Current government leans more to the right to counter neo-Nazis or to pander to aging super-nationalists who were used as an excuse by Hitler to begin WWII?
In the early 1950s, the expellees organized in territorial groups “to remember the culture and history of their lost homelands, and to represent their demands,” historian Kittel says. The communities formed by the associations helped many get over their loss.
Initially, the groups had close ties to the Social Democrats – until Chancellor Willy Brandt recognized Germany’s eastern borders, drawn after World War Two, dashing all hopes the expellees may have had of a return. Today, the 20 remaining exile groups in Germany are affiliated mainly with the Christian Democrats – and are grappling with waning membership.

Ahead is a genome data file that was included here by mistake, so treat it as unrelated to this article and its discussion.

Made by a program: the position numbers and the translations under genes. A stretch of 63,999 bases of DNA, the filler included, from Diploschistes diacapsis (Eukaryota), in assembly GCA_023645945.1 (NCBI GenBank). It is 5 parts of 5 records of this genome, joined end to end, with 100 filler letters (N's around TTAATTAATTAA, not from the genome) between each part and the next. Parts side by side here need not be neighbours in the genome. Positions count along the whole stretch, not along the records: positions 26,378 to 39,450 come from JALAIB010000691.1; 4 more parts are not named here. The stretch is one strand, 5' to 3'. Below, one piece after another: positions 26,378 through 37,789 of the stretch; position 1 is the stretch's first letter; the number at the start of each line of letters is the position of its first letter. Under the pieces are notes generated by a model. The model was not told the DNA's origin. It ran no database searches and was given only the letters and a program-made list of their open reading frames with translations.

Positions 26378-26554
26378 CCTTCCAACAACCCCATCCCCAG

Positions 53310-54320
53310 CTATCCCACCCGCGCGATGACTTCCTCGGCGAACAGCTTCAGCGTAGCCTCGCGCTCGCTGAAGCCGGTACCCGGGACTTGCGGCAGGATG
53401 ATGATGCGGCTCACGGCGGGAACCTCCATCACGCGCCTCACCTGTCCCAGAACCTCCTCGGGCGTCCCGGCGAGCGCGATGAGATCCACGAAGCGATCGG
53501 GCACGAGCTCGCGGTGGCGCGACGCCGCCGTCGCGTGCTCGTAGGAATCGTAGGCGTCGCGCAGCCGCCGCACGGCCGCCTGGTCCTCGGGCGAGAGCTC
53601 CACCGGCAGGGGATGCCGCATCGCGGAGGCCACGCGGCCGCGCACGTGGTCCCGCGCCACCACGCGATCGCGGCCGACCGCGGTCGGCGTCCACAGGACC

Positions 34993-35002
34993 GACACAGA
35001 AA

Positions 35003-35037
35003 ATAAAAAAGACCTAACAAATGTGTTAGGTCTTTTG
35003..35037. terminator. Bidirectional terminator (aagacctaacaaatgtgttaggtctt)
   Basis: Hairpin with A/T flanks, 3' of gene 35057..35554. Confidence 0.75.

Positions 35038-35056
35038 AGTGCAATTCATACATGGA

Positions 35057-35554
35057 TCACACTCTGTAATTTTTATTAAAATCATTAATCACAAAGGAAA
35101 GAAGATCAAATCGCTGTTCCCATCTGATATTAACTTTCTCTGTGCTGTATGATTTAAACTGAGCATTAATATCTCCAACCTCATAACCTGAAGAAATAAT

It’s not a surprising development, says Franke: some things can only be kept alive if they are shared in a community like a village. When people move elsewhere, it’s normal that they should find no resonance for their traditions. “You just have to fit in,” he says: even if a memorial day won’t bring back the traditions, it will at least make it possible to commemorate the people.
A date for the day of remembrance has not yet been set.